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Real-World Effectiveness of Antipsychotics

Real-World Effectiveness of Antipsychotics

  • Which of these agents best prevents relapse? A recent study employed a novel approach to find out.
  • • The comparative effectiveness of antipsychotics remains controversial despite extensive research
    • Evidence from randomized clinical trials (RCTs) suggests superior efficacy of clozapine, olanzapine, and amisulpride[1]
    • However, patients in RCTs are “atypical” in terms of voluntary participation, medication adherence, and (the absence of) psychiatric, medical, and/or substance use comorbidity
    • As a result, RCTs do not provide information on “real-world” effectiveness of antipsychotics

  • • Observational studies can overcome some limitations of RCTs via nationwide electronic databases but are subject to potential selection bias
    Tiihonen and colleagues[2] aimed to overcome this limitation of observational studies by within-individual analysis, in which each patient serves as his/her own control by comparing periods of (antipsychotic) exposure and non-exposure
    • The study objective was to determine the effectiveness of antipsychotics for prevention of psychiatric rehospitalization and treatment failure

  • • The authors included all individuals in Sweden age 16 to 64 in 2006 who received a diagnosis of schizophrenia (both new and existing diagnoses) from July 2006 to December 2013
    • They used the Prescribed Drug Register, which included antipsychotics prescribed from 2005 to 2013 in outpatient care
    • Antipsychotics were subdivided by (1) first- and second-generation agents and (2) oral and long-acting injectable (LAI) formulations

  • • The primary outcome measures were psychiatric rehospitalization (inpatient stay for at least 24 hours) and treatment failure
    • Treatment failure was defined as psychiatric rehospitalization, antipsychotic discontinuation/switch, or death
    • All-cause health care visits were the secondary outcome measure
    • Outcomes were analyzed using Cox proportional hazards regression models, controlling for several time-dependent factors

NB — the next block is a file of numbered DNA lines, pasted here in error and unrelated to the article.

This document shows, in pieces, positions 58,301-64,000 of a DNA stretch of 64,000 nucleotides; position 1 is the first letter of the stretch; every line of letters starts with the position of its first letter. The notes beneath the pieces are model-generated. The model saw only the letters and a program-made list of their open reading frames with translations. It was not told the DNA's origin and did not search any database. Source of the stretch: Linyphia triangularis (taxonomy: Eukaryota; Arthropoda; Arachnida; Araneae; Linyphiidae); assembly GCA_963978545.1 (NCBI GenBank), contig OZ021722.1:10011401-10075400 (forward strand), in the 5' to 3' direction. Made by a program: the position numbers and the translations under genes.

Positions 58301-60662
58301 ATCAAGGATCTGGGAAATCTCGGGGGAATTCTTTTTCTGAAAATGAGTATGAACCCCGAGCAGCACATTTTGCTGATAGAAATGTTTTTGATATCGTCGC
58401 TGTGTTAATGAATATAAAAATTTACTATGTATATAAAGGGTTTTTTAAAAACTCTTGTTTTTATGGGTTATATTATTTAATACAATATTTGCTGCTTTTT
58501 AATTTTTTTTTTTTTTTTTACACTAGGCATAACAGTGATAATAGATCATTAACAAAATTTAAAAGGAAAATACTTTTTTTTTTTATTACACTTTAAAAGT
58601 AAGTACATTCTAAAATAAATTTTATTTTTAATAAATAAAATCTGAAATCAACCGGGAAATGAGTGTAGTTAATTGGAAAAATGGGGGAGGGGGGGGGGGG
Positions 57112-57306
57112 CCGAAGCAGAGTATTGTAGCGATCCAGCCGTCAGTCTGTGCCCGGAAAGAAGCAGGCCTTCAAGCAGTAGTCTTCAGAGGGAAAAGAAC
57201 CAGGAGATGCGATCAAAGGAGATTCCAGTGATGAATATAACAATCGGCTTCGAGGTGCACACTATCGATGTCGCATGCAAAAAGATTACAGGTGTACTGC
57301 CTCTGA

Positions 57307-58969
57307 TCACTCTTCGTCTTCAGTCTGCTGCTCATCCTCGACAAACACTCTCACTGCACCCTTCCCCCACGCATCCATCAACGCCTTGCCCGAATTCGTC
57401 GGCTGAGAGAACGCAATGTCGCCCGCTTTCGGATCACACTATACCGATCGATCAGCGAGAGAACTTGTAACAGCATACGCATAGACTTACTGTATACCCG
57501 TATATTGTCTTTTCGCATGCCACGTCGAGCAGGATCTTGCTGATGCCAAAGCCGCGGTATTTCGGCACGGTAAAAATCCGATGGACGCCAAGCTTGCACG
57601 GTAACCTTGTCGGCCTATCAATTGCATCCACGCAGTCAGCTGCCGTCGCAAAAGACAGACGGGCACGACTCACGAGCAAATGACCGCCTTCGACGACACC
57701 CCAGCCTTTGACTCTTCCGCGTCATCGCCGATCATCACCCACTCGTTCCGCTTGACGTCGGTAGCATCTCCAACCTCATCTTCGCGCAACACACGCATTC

• • 28,823 Patients with schizophrenia met the inclusion criteria (prevalent cohort), including 4603 with a new diagnosis (incident cohort); the mean follow-up period was 6 years
    • Olanzapine was the most frequently used oral antipsychotic
    • Zuclopenthixol was the most frequently used LAI antipsychotic
    • In the prevalent cohort, 44% experienced psychiatric rehospitalization and 72% had treatment failure

  • • The lowest risk of rehospitalization was found with clozapine (hazard ratio [HR] = 0.58) and LAI paliperidone, zuclopenthixol, perphenazine, and olanzapine (HRs = 0.51 - 0.58)
    • The highest risk of rehospitalization was seen with flupentixol (HR = 0.92) and quetiapine (HR = 0.91)
    • The pattern of the results was the same after adjusting for concomitant antidepressant and benzodiazepine use
    • Clozapine also had the lowest risk of all-cause inpatient or outpatient visits (HR = 0.87)

  • • The lowest risk of treatment failure was found with clozapine (HR = 0.58) and all LAI antipsychotics (HRs = 0.65 - 0.80)
    • The highest risk of treatment failure was seen with levomepromazine (HR = 0.92) and quetiapine (HR = 1.15)
    • The pattern of the results was the same after adjusting for concomitant antidepressant and benzodiazepine use
    • The risk of rehospitalization was 22% lower during use of LAI compared with corresponding oral formulations

  • • The authors performed the first study of comparative antipsychotic effectiveness using a within-individual approach, which corrects for selection bias
    • They found evidence for the superior efficacy of clozapine and LAI antipsychotics in reducing risks of rehospitalization and treatment failure (22% lower risk)
    • They also found evidence that in first-episode schizophrenia, use of a LAI antipsychotic was associated with lower relapse risk compared with its oral formulation
    • The authors concluded that there are substantial differences between antipsychotic agents and routes of administration regarding risks of rehospitalization and treatment failure

  • 1. Leucht S, Cipriani A, Spineli L, et al. Comparative efficacy and tolerability of 15 antipsychotic drugs in schizophrenia: a multiple-treatments meta-analysis. Lancet. 2013;382:951-962.

    2. Tiihonen J, Mittendorfer-Rutz E, Majak M, et al. Real-world effectiveness of antipsychotic treatments in a nationwide cohort of 29 823 patients with schizophrenia. JAMA Psychiatry. 2017 Jun 7. In press. doi:10.1001/jamapsychiatry.2017.1322.


Observational studies are more naturalistic comparing to RCTs very good design of this study.


Good stuff. Thanks

Richard @

Succinct and bite size. Love this kind of presentation.

Timothy @

Succinct and bite size. Love this kind of presentation.

Timothy @

The best antipsychotic is the one that the patient is happy to take regularly. So you have to ask!

Michele @

It's not that simple! What if the one that the patient is happy to take regularly isn't all that effective for that patient's symptoms?


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